From: Rob Stewart (stewart_at_[hidden])
Date: 2005-08-11 09:38:59
From: Martin Bonner <martin.bonner_at_[hidden]>
> From: christopher diggins [mailto:cdiggins_at_[hidden]]
> > 3.9(2) says:
> > For any complete POD object type T, whether or not the object holds a
> > valid value of type T, the underlying
> > bytes (1.7) making up the object can be copied into an array of char
> > or unsigned char.36) If the content of the array of char or unsigned
> > char is copied back into the object, the object shall subsequently
> > hold its original value.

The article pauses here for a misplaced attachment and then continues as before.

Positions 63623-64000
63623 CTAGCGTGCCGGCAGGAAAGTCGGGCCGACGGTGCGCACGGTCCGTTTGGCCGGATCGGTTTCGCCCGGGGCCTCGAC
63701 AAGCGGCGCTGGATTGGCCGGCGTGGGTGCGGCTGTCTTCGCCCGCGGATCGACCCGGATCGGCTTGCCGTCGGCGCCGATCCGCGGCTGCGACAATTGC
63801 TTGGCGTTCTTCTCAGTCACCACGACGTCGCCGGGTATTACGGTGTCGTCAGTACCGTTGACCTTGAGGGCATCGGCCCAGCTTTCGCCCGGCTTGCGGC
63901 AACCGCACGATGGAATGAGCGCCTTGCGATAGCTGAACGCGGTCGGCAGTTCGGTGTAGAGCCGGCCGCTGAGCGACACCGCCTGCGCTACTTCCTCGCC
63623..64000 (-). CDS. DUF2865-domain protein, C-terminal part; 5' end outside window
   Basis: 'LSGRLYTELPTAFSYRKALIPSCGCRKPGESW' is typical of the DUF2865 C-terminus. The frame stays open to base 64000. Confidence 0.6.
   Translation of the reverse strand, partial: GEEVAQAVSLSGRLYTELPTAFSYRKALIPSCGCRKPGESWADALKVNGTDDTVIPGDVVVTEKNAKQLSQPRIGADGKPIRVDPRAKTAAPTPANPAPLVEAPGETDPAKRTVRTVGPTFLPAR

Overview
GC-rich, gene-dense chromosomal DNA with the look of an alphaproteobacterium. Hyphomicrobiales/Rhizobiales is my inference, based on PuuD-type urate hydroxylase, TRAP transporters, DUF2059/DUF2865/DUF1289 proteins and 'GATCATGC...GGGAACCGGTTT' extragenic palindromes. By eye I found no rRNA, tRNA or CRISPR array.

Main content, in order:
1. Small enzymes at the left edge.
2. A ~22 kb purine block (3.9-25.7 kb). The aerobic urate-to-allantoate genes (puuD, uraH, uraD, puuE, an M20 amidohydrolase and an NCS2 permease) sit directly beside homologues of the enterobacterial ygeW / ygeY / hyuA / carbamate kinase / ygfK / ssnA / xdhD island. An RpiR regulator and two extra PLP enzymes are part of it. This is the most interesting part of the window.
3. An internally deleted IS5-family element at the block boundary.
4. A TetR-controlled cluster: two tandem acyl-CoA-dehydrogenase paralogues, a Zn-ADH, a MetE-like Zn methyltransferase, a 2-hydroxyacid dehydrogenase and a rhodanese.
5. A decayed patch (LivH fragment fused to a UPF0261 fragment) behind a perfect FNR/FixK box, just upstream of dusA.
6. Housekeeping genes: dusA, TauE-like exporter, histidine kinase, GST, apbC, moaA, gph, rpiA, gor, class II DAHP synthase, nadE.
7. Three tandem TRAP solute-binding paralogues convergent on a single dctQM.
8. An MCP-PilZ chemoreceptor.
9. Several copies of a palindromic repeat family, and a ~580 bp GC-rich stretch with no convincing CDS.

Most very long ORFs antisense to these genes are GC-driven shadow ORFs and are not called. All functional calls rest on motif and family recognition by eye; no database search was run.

> > This clearly implies char arrays are stringently aligned.
> Err, no it doesn't. It says that you can store the bits of a POD object
> into a char array, and then load the bits back into the same (correctly
> aligned) POD object.
> It does *NOT* say that you can use the address of the char array as if it
> were the address of the POD object.
I also agree with this analysis of the text.
> #include <assert.h>
> int main()
> long pod = 3141L;
> char pad;
> char c[sizeof(pod)];
> memcpy( c, &pod, sizeof(pod) );
> pod = 42L;
> memcpy( &pod, c, sizeof(pod) );
> assert (pod == 3141L); // 3.9(2) requires this assert to pass.
> // nothing requires THIS assert to pass, and on some systems it fail
> // because c is not suitable aligned.
> assert ( *reinterpret_cast<long*>(&c) == 3141L );
> return 0;
That fails on a Sun box.
-- Rob Stewart stewart_at_[hidden] Software Engineer http://www.sig.com Susquehanna International Group, LLP using std::disclaimer;
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